|Mohamed Farrah Aidid||Prominent Somali politician and general||Prisoner of conscience to Barre's government||N/A||November 1969||October 1975|||
|Ali Hassan Adan "Ali Banfas"||Prominent poet and teacher||Prisoner of conscience to Barre's government||N/A||1980||1988|||
|Barre Langadhe||Former Mayor of Hargeisa||Prisoner of conscience to Barre's government||N/A||N/A||29 May 1988|||
|Mohamed Abdi "Gabose"||Qaran party leader, former government minister, Somaliland's only neurologist||Seditious assembly||3 years, 9 months||19 August 2007||N/A|||
|Mohamed Hashi Elmi||Qaran party leader, former Mayor of Hargeisa, civil engineer||Seditious assembly||3 years, 9 months||19 August 2007||N/A|||
|Jamal Aideed Ibrahim||Qaran party leader, Telecommunicator businessman||Seditious assembly||3 years, 9 months||19 August 2007||N/A|||
|Osman Aw Mohamud "Buurmadow"||Traditional leader, localized peace mediator||Treason (Dropped) and Defamation imposed on a Hargeisa court||1 year||15 March 2012||17 July 2012|||
|Abshir Mohamed Duale||Sultan of Awdal||Mining dispute, unclear||N/A||15 December 2019||12 January 2020|||
|Mohamed Mohamud Yusuf||Waddani party chairman in the Sheikh District||Unclear||N/A||9 November 2022||N/A|||
- ^ a b c d e Liban, Mona (25 April 2021). "Young love puts girl behind bars: Somaliland's juvenile justice system | The harm done: a teen's time behind bars". Junction Journalism. Deakin University. Archived from the original on 26 January 2023. Retrieved 25 January 2023.
- ^ "Two Somaliland journalists arrested while covering protests". cpj.org. Committee to Protect Journalists. 17 August 2022. Archived from the original on 26 January 2023. Retrieved 23 January 2023.
- ^ a b Mahon, Narayan; McConnell, Tristan (12 June 2009). Interview with a Pirate (Report). Pulitzer Center on Crisis Reporting. Archived from the original on 26 January 2023. Retrieved 25 January 2023.
Mandheera prison, a British-built colonial-era jail
- ^ a b c d e Florio, Jason (5 January 2010). "The Pirate Port". Virginia Quarterly Review. University of Virginia. 86 (1): 124. JSTOR 26446342. Retrieved 5 May 2023.
- ^ a b c "Somaliland Prisons Law". somalilandlaw.com. June 2018. Archived from the original on 10 July 2020. Retrieved 25 January 2023.
- ^ a b c d e Somaliland Protectorate: 1958 and 1959. British Somaliland: Colonial Office. 1959. pp. 39–40. Archived from the original on 6 March 2023. Retrieved 27 January 2023.
- ^ "Foreign Penal Officials Visiting Illinois-Missouri". Edwardsville Intelligencer. Edwardsville, Illinois. 8 February 1963. p. 8. Retrieved 24 January 2023.
The Somali Republic visitors are Ahmed Jama Elmi, commandant, Central Prison, Mandera
- ^ a b Kaplan, Irving; Choumenkovitch, Milena; Marvin, Barbara; McLaughlin, James; Nelson, Harold D.; Rowland, Ernestine E. (15 June 1969). Area Handbook for Somalia. Washington, D.C.: American University. p. 387. Archived from the original on 6 March 2023. Retrieved 27 January 2023.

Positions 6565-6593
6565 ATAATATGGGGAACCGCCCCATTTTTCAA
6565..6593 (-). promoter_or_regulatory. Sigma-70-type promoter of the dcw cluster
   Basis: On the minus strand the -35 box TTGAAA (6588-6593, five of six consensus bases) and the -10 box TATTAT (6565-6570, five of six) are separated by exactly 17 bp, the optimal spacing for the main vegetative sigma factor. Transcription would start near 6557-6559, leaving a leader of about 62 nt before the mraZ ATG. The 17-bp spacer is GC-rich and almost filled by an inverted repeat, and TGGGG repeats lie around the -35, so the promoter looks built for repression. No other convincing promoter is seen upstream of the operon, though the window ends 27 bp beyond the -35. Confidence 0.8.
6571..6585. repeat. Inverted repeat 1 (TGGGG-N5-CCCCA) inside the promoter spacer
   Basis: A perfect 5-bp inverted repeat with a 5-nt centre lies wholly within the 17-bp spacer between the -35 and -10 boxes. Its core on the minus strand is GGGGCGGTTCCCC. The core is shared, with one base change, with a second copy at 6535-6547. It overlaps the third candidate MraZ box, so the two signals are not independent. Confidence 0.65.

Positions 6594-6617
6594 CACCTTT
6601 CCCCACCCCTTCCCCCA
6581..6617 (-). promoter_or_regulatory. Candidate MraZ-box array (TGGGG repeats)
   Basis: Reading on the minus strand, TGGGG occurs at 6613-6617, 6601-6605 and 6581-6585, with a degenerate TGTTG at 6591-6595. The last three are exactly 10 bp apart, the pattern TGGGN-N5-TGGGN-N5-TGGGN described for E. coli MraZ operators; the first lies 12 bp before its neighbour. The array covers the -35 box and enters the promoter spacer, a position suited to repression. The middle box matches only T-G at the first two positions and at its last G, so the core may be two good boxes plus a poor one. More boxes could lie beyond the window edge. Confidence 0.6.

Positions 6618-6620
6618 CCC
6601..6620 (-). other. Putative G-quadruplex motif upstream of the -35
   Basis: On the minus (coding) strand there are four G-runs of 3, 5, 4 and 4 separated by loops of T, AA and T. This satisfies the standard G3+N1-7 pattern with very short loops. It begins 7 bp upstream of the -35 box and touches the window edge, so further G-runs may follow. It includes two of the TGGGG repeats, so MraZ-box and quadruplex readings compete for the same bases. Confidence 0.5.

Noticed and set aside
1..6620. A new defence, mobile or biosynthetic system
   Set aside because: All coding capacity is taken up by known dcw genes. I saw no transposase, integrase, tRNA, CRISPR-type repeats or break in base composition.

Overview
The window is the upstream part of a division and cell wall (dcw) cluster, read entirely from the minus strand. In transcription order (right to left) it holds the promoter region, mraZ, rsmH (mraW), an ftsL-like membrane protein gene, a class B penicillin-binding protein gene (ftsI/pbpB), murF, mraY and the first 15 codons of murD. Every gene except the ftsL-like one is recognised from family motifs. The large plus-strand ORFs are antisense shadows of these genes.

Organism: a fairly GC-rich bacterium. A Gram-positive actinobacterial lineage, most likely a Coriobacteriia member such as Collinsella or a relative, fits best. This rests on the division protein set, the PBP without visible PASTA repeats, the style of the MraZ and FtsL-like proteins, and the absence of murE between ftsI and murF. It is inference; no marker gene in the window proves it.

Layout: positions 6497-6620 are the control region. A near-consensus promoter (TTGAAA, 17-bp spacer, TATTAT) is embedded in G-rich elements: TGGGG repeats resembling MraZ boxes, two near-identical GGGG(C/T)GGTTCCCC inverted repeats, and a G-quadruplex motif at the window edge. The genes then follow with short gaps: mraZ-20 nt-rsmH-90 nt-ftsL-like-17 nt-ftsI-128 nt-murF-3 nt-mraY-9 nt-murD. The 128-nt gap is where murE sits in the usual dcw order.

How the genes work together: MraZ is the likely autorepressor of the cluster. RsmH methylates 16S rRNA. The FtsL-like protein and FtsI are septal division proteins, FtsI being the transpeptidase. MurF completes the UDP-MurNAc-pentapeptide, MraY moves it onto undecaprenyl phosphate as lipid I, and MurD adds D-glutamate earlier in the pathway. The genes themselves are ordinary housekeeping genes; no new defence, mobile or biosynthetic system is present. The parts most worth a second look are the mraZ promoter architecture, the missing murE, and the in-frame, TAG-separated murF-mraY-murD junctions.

- ^ a b Human rights in Somaliland: Awareness and action (PDF) (Report). Amnesty International. 19 October 1998. p. 46. Archived (PDF) from the original on 26 January 2023. Retrieved 25 January 2023.
"Ali Hassan Adan ('Ali Banfas') is a member of the Board of Directors of the Horn Watch. Ali worked previously as a teacher, but under the Siad Barre regime between 1980 and 1988 was held as a prisoner of conscience at Mandera Central Prison. He is a well-known poet".
- ^ a b c d e f Prunier, Gérard (2021). The Country That Does Not Exist: A History of Somaliland. London: C. Hurst & Co. pp. 57–58. ISBN 9781787382039. OCLC 1242464786. OL 33740503M. Archived from the original on 6 March 2023. Retrieved 11 February 2023.
- ^ a b "Somalia: 1. Information regarding the date of the Mandera prison take over by the Somali National Movement. 2. List of the names of the sixty persons transferred from Hargeisa to Mandera prison". refworld.org. Immigration and Refugee Board of Canada. 1 August 1989. Archived from the original on 6 March 2023. Retrieved 25 January 2023.
- ^ "Somalia: 1. Information regarding possible SNM attack and release of occupants from Mandera prison since May 1988. 2. Information regarding the possibility of SNM attacks on government held positions in and around Mandera, even after the SNM withdrew". refworld.org. Immigration and Refugee Board of Canada. 1 March 1990. Archived from the original on 6 March 2023. Retrieved 25 January 2023.
- ^ Woldemariam, Michael (31 January 2018). Insurgent Fragmentation in the Horn of Africa: Rebellion and Its Discontents. Boston University: Cambridge University Press. p. 222. ISBN 9781108423250. Retrieved 4 May 2023.
- ^ a b c d e f g Prunier, Gérard (2021). The Country That Does Not Exist: A History of Somaliland. London: C. Hurst & Co. pp. 97–98. ISBN 9781787382039. OCLC 1242464786. OL 33740503M. Archived from the original on 6 March 2023. Retrieved 11 February 2023.
- ^ a b Somaliland Protectorate: 1956 and 1957. British Somaliland: Colonial Office. 1957. pp. 34–35. Archived from the original on 6 March 2023. Retrieved 27 January 2023.
- ^ a b c d Somaliland: Opposition party leaders jailed after unfair trial, defence lawyers fined and banned from practising (PDF) (Report). Amnesty International. 22 August 2007. p. 1. Archived (PDF) from the original on 26 January 2023. Retrieved 25 January 2023.
- ^ "Support to the Trial and Related Treatment of Piracy Suspects" (PDF). United Nations Office on Drugs and Crime (5): 9. February 2011. Archived (PDF) from the original on 26 January 2023. Retrieved 25 January 2023.
Assessment of the prisons in Mandera […] with a view to detailed refurbishment work in the future
- ^ a b c d e f Mohamoud, Yasmin Omar H. (28 June 2022). "Somaliland: HRC unequivocally calls for the release of the journalists, opposition leaders". horndiplomat.com. Human Rights Center. Archived from the original on 26 January 2023. Retrieved 25 January 2023.